Tax evasion by individuals with unreported offshore financial accounts was estimated by one IRS commissioner to be several tens of billions of dollars, but no precise figure exists. IRS has operated four offshore programs since 2003 that offered incentives for taxpayers to disclose their offshore accounts and pay delinquent taxes, interest, and penalties. GAO was asked to review IRS’s second offshore program, the 2009 OVDP. This report (1) describes the nature of the noncompliance of 2009 OVDP participants, (2) determines the extent IRS used the 2009 OVDP to prevent noncompliance, and (3) assesses IRS’s efforts to detect taxpayers trying to circumvent taxes, interests, and penalties that would otherwise be owed. To address these objectives, GAO analyzed tax return data for all 2009 OVDP participants and exam files for a random sample of cases with penalties over $1 million; interviewed IRS Offshore officials; and developed and implemented a methodology to detect taxpayers circumventing monies owed.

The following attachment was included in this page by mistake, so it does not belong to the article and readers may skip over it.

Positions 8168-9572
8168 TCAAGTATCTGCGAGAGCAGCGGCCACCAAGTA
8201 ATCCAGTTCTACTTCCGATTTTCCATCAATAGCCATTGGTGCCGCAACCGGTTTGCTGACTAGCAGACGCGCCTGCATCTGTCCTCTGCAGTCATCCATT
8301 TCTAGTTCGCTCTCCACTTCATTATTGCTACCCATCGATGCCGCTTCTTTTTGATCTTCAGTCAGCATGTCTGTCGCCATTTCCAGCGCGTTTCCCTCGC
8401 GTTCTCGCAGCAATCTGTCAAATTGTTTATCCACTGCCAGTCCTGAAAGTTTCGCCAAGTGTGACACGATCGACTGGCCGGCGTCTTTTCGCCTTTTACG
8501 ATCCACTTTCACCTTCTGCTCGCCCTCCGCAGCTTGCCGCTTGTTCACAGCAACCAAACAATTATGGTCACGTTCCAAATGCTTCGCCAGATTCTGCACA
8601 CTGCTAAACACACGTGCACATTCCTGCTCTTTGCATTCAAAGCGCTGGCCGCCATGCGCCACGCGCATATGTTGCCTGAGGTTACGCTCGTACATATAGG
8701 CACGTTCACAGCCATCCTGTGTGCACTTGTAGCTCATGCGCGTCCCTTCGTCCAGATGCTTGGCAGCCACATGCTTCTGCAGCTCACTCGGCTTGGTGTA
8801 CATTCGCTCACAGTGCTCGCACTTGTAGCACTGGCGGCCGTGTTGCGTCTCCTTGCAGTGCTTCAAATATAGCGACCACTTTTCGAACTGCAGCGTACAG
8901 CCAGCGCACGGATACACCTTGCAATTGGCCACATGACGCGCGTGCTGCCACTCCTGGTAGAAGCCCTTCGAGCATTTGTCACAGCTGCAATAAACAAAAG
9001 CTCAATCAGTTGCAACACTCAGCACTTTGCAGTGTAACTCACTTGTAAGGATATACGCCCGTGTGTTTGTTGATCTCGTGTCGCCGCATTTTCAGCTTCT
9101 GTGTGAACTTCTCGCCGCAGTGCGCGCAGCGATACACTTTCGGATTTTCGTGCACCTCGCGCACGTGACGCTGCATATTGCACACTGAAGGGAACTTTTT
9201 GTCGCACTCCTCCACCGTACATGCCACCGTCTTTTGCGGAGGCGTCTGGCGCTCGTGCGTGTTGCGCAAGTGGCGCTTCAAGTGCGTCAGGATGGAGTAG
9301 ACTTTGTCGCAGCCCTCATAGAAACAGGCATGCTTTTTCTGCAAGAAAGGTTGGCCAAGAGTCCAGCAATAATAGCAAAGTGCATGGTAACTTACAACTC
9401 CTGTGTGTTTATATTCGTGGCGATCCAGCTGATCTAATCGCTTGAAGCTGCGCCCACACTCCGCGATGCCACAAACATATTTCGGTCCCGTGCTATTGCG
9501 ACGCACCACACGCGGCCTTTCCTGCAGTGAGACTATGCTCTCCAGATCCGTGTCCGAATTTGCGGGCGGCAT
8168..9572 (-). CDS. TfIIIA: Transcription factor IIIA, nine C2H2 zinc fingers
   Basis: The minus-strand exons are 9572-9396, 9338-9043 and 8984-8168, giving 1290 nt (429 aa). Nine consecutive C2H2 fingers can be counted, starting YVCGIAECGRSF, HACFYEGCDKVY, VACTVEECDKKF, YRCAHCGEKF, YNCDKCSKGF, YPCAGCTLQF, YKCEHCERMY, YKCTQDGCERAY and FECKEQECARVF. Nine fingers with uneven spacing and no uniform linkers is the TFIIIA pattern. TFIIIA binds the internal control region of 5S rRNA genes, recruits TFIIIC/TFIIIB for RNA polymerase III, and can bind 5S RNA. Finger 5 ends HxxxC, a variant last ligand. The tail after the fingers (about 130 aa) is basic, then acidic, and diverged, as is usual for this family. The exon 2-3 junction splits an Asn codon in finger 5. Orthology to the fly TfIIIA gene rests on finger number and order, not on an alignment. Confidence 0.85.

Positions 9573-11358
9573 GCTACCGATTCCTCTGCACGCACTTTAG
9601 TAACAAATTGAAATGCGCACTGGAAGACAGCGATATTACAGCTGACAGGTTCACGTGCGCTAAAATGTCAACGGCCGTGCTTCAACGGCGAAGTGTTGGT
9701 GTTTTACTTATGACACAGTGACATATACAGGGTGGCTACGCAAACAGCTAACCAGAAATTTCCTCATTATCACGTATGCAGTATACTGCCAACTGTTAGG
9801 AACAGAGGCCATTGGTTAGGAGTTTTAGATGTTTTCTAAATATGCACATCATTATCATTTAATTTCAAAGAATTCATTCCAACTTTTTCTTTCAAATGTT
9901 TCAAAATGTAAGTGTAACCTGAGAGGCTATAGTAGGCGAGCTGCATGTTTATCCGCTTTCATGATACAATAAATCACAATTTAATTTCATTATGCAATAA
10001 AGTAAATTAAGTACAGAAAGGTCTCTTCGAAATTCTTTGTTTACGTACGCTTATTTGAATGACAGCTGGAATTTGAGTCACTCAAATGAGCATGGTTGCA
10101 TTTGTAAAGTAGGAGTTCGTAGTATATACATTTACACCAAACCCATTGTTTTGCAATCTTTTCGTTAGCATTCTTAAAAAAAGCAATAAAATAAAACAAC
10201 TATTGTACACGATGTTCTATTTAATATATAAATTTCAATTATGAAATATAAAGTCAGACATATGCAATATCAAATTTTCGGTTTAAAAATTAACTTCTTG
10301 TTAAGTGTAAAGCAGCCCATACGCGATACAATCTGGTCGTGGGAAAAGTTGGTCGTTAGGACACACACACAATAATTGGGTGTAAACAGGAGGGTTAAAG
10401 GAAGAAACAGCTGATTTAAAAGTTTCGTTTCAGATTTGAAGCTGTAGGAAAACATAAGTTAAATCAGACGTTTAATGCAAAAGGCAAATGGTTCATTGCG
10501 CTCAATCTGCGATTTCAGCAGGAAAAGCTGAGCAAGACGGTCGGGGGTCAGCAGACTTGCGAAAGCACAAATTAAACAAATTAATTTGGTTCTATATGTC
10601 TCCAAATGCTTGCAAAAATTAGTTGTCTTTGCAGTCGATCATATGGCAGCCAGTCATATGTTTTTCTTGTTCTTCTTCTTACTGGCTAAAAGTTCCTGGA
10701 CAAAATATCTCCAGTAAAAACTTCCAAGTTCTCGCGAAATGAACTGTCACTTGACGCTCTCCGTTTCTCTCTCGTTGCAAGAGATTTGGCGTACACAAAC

What GAO Recommends
Among other things, GAO recommends that IRS (1) use offshore data to identify and educate taxpayers who might not be aware of their reporting requirements; (2) explore options for employing a methodology to more effectively detect and pursue quiet disclosures and implement the best option; and (3) analyze first-time offshore account reporting trends to identify possible attempts to circumvent monies owed and take action to help ensure compliance. IRS agreed with all of GAO's recommendations.JAT Comments:
For more information, contact James R. White, (202) 512-9110 or email@example.com.